Integrating EHRs into many types of workflows that work for clinicians and patients requires creative thinking and a lot of communication among staff responsible for rolling out the functionality.
This gallery highlights best practices in launching new EHRs, managing bar code tools, at-home patient monitoring, integrating genomics and maximizing efficiency (and fewer clicks).
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Medication errors have dropped and the number of nurses using bar code medication administration systems and physicians using computerized order entry systems has soared at Kaiser Permanente, which implemented a barcode system for medication management and an electronic health record system with built-in CPOE to accomplish these goals.
Though natural language processing is not without its challenges, it can offer valuable benefits when used wisely, said Anupam Goel, vice president of clinical information at Chicago-based Advocate Health Care. While NLP can offer advanced diagnostic benefits, it depends heavily on the specifics of how clinicians enter their documentation. The moment is ripe for NLP-enabled charting, he said.
Cerner and Truman Medical Centers in Kansas City are working together to create disease management programs that employ patient monitoring technology in patients’ homes. Cerner’s HealtheIntent technology aggregates and analyzes participants’ health information and sends automated alerts in near real-time to help care teams intervene when they observe concerning data patterns. Program participants are connected to remote patient monitoring with medical devices that are joined to their electronic health records.
The health system hired a dedicated communication person a year before go-live to handle staff readiness and assessments. Operational leaders handled training and helped staff to practice with the system in preparation.
Data from Vanderbilt, Marshfield Clinic could help identify individuals who are at-risk for certain autoimmune diseases. Researchers created what they label as the first comprehensive catalog of diseases associated with variations in human leukocyte antigen, or HLA – genes that regulate the body's immune system. The catalog could help identify individuals who are at-risk for certain autoimmune diseases or who may generate antibodies that attack their own tissues in response to an infection.
By leveraging nursing informatics, Carolinas Healthcare reduced documentation time for head-to-toe assessment by 20 percent, which is equivalent to about 35,000 working hours returned to nurses directed back to patient care. Additionally, CHS saw a 14 percent improvement in on-time medication administration, equal to about 400,000 eliminated clicks within the EHR. In total, CHS eliminated 5.8 million nursing tasks and reduced clicks by 17.8 million - or three or more clicks per task.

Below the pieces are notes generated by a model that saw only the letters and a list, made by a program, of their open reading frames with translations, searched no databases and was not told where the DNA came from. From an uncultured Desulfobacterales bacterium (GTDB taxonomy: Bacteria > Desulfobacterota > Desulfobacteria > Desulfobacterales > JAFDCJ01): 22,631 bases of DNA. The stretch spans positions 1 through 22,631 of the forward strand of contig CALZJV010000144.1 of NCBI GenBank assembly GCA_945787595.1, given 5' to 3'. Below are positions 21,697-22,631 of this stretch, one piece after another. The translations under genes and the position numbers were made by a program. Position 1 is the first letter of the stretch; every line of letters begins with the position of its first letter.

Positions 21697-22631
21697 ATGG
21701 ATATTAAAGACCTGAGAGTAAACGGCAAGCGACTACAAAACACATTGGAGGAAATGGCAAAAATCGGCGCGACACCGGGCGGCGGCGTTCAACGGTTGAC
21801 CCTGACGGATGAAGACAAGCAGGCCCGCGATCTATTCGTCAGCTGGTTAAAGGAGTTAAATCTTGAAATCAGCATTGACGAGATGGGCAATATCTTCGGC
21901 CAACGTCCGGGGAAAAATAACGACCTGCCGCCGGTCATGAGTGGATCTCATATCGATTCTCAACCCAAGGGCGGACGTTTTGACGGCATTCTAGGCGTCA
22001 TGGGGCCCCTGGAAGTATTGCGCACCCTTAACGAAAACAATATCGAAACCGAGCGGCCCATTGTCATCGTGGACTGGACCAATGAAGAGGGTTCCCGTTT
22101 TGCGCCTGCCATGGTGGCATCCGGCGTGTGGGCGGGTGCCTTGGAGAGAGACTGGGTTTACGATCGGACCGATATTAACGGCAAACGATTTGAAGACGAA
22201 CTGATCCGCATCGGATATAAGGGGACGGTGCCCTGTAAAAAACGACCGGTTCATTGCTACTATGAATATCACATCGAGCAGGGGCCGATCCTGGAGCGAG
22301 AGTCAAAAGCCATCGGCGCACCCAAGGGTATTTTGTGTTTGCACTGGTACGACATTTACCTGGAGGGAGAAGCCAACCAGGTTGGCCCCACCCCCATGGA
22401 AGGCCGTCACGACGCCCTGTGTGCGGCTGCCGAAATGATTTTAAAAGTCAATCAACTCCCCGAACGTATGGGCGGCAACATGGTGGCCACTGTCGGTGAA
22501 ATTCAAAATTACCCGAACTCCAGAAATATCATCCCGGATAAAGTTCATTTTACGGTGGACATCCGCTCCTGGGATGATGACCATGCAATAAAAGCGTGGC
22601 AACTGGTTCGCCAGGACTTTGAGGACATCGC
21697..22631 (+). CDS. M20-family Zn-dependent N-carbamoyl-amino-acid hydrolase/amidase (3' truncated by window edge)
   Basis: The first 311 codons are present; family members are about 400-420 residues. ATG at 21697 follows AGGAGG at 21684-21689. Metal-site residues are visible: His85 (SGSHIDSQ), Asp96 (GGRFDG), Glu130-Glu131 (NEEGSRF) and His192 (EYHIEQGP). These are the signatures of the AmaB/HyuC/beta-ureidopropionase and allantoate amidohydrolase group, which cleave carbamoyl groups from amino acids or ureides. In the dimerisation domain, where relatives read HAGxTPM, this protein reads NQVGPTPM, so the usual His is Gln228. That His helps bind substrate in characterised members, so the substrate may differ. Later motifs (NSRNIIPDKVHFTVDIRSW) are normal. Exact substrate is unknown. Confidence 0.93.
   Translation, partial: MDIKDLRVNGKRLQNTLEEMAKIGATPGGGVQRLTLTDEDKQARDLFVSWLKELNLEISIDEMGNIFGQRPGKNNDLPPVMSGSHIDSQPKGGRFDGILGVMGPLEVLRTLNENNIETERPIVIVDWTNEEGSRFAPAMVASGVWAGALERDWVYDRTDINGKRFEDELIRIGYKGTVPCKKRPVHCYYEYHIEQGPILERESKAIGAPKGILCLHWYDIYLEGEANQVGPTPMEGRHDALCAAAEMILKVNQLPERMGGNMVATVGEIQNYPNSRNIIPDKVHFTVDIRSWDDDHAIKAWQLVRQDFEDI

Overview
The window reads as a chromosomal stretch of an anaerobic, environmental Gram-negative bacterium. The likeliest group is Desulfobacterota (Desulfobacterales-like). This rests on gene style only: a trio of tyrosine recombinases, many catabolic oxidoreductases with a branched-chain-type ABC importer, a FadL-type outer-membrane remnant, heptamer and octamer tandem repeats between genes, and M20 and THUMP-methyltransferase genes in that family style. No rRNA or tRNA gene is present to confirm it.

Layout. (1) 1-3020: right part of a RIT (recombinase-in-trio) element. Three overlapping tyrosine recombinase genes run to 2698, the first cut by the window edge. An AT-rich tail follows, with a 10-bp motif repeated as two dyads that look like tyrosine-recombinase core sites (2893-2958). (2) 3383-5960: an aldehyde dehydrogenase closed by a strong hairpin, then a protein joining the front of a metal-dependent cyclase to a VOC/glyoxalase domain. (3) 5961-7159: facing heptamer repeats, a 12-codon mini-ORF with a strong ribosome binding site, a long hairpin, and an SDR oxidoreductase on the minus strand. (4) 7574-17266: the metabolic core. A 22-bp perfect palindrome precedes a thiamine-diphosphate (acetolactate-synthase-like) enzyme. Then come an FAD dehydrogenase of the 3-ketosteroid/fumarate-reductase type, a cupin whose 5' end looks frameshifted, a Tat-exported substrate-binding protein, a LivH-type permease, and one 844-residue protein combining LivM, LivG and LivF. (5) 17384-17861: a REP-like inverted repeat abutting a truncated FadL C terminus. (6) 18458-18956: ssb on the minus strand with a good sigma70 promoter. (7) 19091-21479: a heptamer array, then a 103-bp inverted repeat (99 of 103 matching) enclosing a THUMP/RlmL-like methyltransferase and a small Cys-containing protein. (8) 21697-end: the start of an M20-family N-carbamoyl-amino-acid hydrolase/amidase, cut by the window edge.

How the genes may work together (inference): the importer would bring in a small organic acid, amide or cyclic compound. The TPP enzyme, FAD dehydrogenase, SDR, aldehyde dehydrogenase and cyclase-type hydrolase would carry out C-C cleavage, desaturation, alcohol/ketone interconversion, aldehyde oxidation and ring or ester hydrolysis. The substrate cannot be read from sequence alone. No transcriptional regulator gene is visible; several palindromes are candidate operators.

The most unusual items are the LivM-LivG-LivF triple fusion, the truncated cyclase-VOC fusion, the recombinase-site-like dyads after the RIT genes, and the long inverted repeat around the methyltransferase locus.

Houston Methodist replaced best-of-breed clinical applications with an integrated EHR. The successful transition involved managing not just technology but, equally as important, employees across multiple teams.
Remote patient monitoring is on the rise, but the challenges to flowing outside data into existing electronic health records are substantial. In the Journal of AHIMA, five key areas health information management professionals should stay focused on to optimize the integration of remote device data with electronic health records.
In this report, NIST's human factors research uncovered some potentially problematic trends with regard to volume, attribution and veracity of clinical data when copy/paste is used. NIST outlines best practices, suggesting that copy-and-paste data should be easily identifiable, with its original source easy to discern.
With IT having become so intrinsic to care delivery, most CXOs polled agree that physicians and other frontline staff are playing an expanded role in driving tech choices a report from the Experience Innovation Network reveals.
Vanderbilt’ is focusing on three core components to successfully launch its Epic EHR in November: people, process and technology. And technology is the smallest concern of the three.
Healthcare IT News received nearly 100 answers from insiders at provider organizations, technology vendors and consulting shops about what they liked, or didn't like, about their EHRs.